Nepal among top 10 remittance receiver

Nepal among top 10 remittance receiver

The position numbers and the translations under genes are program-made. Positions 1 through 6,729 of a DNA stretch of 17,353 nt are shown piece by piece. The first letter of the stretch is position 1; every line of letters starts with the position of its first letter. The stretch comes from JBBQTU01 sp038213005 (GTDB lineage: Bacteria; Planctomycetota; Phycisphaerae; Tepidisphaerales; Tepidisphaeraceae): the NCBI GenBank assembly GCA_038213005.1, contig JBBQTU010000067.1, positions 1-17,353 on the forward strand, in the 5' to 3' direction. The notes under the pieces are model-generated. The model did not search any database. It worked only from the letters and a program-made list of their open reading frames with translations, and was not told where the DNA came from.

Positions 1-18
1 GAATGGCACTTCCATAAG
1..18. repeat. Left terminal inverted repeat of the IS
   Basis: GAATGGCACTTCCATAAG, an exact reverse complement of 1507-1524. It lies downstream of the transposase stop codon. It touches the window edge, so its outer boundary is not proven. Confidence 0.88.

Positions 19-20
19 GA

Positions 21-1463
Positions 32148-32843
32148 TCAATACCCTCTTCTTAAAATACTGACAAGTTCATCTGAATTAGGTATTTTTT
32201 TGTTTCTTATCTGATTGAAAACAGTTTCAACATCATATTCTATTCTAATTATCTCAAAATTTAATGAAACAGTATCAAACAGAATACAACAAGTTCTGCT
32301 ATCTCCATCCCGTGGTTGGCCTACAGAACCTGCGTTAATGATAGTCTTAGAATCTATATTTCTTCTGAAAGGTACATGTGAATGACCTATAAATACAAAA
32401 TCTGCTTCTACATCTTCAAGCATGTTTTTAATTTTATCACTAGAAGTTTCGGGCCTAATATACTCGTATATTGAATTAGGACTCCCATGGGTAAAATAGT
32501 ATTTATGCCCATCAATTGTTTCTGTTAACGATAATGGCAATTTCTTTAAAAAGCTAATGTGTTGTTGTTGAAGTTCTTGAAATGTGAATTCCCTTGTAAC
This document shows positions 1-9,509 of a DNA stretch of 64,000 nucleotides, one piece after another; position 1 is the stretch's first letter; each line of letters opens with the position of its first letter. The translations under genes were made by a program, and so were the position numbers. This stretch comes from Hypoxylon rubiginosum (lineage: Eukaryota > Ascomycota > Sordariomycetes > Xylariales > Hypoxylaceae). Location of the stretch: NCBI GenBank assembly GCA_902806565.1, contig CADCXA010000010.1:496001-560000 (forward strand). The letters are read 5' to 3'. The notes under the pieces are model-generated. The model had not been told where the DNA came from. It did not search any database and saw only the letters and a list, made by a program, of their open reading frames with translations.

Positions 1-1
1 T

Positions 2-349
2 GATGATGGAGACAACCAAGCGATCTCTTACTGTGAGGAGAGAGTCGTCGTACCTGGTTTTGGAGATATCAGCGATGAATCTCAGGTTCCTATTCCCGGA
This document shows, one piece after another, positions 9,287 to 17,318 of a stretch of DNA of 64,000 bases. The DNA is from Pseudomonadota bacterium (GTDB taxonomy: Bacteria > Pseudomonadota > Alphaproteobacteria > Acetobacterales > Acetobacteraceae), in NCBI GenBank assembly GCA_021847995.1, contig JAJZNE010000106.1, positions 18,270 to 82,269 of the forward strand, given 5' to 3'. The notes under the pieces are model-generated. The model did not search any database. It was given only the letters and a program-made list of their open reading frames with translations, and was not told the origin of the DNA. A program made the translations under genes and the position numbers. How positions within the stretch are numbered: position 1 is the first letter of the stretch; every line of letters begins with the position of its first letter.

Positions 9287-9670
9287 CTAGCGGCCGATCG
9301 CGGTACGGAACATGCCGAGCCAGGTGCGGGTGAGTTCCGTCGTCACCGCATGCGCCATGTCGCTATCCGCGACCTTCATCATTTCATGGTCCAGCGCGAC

Nepal is the fourth largest remittance receiver in terms of share of gross domestic product, though remittance is not calculated among the 15 sectors of the GDP. Revised estimates of the World Bank Migration and Development Brief suggested that remittances as a share of GDP were 52 per cent in Tajikistan, 31 per cent in the Kyrgyz Republic and 25 per cent in both Nepal – also due to rupee depreciation – and Moldova. Remittances to many smaller developing countries tend to be equivalent to a larger share of their respective GDP, it added. "Remittance inflows to Nepal are growing rapidly and injecting excess liquidity into the banking system but domestic credit expansion has been more moderate, as the government authorities and financial institutions apply restraint based on the lessons of their experience of 2007-2011, it said, adding that during those years, remittance inflows to Nepal surged, expanding by an annual average of almost 25 per cent. "It injected huge amounts of liquidity into the banking system, fuelling rapid domestic credit growth and raising real estate and stock market valuations to unsustainable levels. The correction in 2011 was difficult, and banks are still carrying some non-performing loans from the period." In 2013 and so far this year, banks have been more prudent in their lending, and much of the additional liquidity fueled by remittances is being invested at near zero interest in government bonds, though the government recorded a budget surplus during the fiscal year 2012-13, and a similar budgetary position is expected this year, narrowing borrowing requirements Managing the liquidity generated by remittance inflows and translating remittances into productive investment are ongoing challenges and policy goals in high remittance countries like Nepal, it added. However, India still remains the largest recipient of officially recorded remittances in the world, and received about $70 billion in remittances in 2013, it said, adding that other large recipients include China ($60 billion), the Philippines ($25 billion), Mexico ($22 billion), Nigeria ($21 billion), and Egypt ($17 billion) Growth in remittances to the South Asia region has but slowed, rising by 2.3 per cent in 2013 compared with the very rapid increases of the previous three years, according to the latest brief. "It was driven by a modest increase in India of only 1.7 per cent in 2013, and a decline in Bangladesh of -2.4 per cent." The depreciation of the Indian rupee during 2013 appears to have attracted inflows through a surge in the deposits of non-resident Indians rather than remittances. In Bangladesh, the fall in remittances stems from a combination of factors, including fewer migrants finding jobs in the GCC countries, more migrants returning from GCC countries due to difficulties in resolving legal status, and the appreciation of the Bangladeshi taka against the US dollar. Still, some rebound is projected in the coming years, and remittances continue to play an important role in underpinning the balance of payments. Pakistan continued to register robust growth in remittances–its dependence on remittances, which are now nearly three times the level of international reserves, remains high. But the brief has suggested mobile transfer to reduce the cost of remittance. Mobile payments and new technologies are still trying to be implemented, it said, adding, "with the success of M-Pesa in Kenya, mobile money transfer and mobile banking services are expanding to other countries but progress has been slow, mostly focused on domestic remittances." International money transfer through mobile remittances has not progressed much due to AML/CFT concerns, lack of cross-interoperability of remittance platforms, and exchange controls, it added. Some countries in the region have issued regulations on mobile remittances. Kenya, Rwanda and Tanzania have a mobile money model led by mobile network operators. Uganda just issued new regulations under which mobile network operators have to partner with a bank. In Nigeria and Liberia, mobile network operator cannot provide mobile money services unless they partner with a bank.
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